This piece originally appeared in the December issue of the Biscayne Times.
Think Big. It’s a mantra preached by entrepreneurs, politicians, business people, motivational speakers, and coaches. But is that motto really the key to releasing the potential of downtown Miami?
The “think big” catchphrase has played out quite extravagantly before our eyes in Miami over the past 15 years or so. Grandiose projects like the Adrienne Arsht Center, American Airlines Arena, Marlins Park, and mega-condos galore come to mind. The Miami Art Museum and Miami Science Museum are both under construction, and a downtown resort casino could be on the horizon. These projects represent tremendous investments geared toward turning downtown Miami into a cultural and entertainment hub on a par with those of other leading world cities.
When measured individually, the new cultural and entertainment destinations can boast varying degrees of success. But big, expensive projects are not a foolproof formula for urban revitalization. The vitality of a city isn’t measured by the annual revenue or number of visitors to a particular attraction. A city’s dynamism is greater than the sum of its parts, and it’s often the smaller, finer grains of the urban experience that enhance the quality of a place and foster affection toward it.
There are a series of questions we should be asking about life in downtown Miami that are emphatically about the small and simple things: Are the sidewalks clean and inviting, or are they caked with old chewing gum and poorly lit? Are there public maps to guide people around? Is the transit system easily navigable? Are there attractive public spaces with places to congregate? Is bicycle parking readily available? Are there places for children? Pets? Adequate crosswalks and crossing times? Does walking feel safe and inviting?
If the answer to some of these questions is no, the solutions are usually simple, relatively inexpensive, and can offer a high return on investment. Their importance must not be dismissed, though it sometimes feels like these basic livability issues are hardly being addressed.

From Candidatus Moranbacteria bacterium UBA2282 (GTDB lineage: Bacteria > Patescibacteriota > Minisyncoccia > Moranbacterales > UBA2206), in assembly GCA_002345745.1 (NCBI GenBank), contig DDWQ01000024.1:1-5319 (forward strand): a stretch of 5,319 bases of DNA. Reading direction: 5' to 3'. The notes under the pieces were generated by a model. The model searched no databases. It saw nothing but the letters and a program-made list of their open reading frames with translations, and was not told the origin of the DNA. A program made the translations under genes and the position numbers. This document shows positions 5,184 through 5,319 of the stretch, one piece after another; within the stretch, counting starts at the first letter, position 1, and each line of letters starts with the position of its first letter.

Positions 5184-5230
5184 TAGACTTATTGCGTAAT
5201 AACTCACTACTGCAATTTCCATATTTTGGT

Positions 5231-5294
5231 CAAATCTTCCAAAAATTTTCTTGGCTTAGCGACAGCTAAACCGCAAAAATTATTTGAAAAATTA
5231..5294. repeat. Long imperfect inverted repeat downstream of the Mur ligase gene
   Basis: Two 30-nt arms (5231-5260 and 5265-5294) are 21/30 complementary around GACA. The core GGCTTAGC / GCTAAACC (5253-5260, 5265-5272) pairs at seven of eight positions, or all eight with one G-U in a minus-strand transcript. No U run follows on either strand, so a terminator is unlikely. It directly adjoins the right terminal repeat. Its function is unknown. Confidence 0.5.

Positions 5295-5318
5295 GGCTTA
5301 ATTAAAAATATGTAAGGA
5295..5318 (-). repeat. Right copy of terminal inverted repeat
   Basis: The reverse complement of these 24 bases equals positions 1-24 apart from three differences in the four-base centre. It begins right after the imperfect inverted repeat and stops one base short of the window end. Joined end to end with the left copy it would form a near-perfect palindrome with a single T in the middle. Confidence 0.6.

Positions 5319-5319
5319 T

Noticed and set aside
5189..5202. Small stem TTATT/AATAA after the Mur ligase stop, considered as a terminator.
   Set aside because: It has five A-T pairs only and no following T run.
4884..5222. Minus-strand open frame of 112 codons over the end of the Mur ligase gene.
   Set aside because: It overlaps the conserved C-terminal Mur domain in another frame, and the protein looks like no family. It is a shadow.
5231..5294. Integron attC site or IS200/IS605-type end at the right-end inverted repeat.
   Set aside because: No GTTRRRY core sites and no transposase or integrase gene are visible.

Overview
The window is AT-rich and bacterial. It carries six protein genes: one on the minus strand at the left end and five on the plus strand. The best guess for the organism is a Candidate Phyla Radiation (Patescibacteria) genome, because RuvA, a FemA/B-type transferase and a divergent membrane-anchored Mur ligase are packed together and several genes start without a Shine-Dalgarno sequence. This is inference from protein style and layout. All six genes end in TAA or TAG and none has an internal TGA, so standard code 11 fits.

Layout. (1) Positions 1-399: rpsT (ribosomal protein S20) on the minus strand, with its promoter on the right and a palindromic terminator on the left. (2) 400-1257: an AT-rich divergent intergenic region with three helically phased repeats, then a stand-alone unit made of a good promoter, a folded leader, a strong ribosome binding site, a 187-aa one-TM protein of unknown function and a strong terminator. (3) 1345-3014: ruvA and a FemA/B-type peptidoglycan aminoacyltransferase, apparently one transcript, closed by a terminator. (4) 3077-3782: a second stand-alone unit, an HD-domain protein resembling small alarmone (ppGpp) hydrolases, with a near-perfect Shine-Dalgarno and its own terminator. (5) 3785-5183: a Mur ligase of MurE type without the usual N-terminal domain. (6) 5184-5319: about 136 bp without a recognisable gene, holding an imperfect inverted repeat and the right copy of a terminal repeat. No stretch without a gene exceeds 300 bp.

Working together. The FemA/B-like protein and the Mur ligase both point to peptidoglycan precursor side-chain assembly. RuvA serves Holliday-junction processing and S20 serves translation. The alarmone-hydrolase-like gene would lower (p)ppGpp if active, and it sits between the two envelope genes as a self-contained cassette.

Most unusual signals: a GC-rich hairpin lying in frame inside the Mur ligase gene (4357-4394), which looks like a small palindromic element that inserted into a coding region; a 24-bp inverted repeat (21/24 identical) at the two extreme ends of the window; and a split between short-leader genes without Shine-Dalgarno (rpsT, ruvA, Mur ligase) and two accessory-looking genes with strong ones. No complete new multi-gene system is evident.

I spend a lot of time downtown and often imagine myself in the shoes of a first-time visitor. What is their experience like? One place new visitors frequently wind up is the Metromover, Miami’s elevated transit system. For a free service with a seemingly simple route network (three “loops,” as they are called), the Metromover can be fraught with potential misadventures. While the maps on the station platforms identify the three loops using distinct colors (blue, pink, and orange), the maps onboard the actual cars inexplicably abandon those colors, instead using three different shades of bluish-gray to demarcate the same exact routes. Confused yet?
As the train approaches, you need to make sure you’re boarding the right loop. A digital display on the platform is supposed to tell you this information, but when the screens are frequently unintelligible or not operational, this poses a real problem. A recurring sight is a confused rider sticking his or her head inside a momentarily stopped train to ask other riders which loop the train is on. The typical reaction is a lot of shoulder shrugging.
If you are fortunate enough to arrive at your destination without boarding the wrong train, many of the stations lack crosswalks at their exit points to the street. Roaring traffic is hardly an inviting welcome in an unfamiliar place.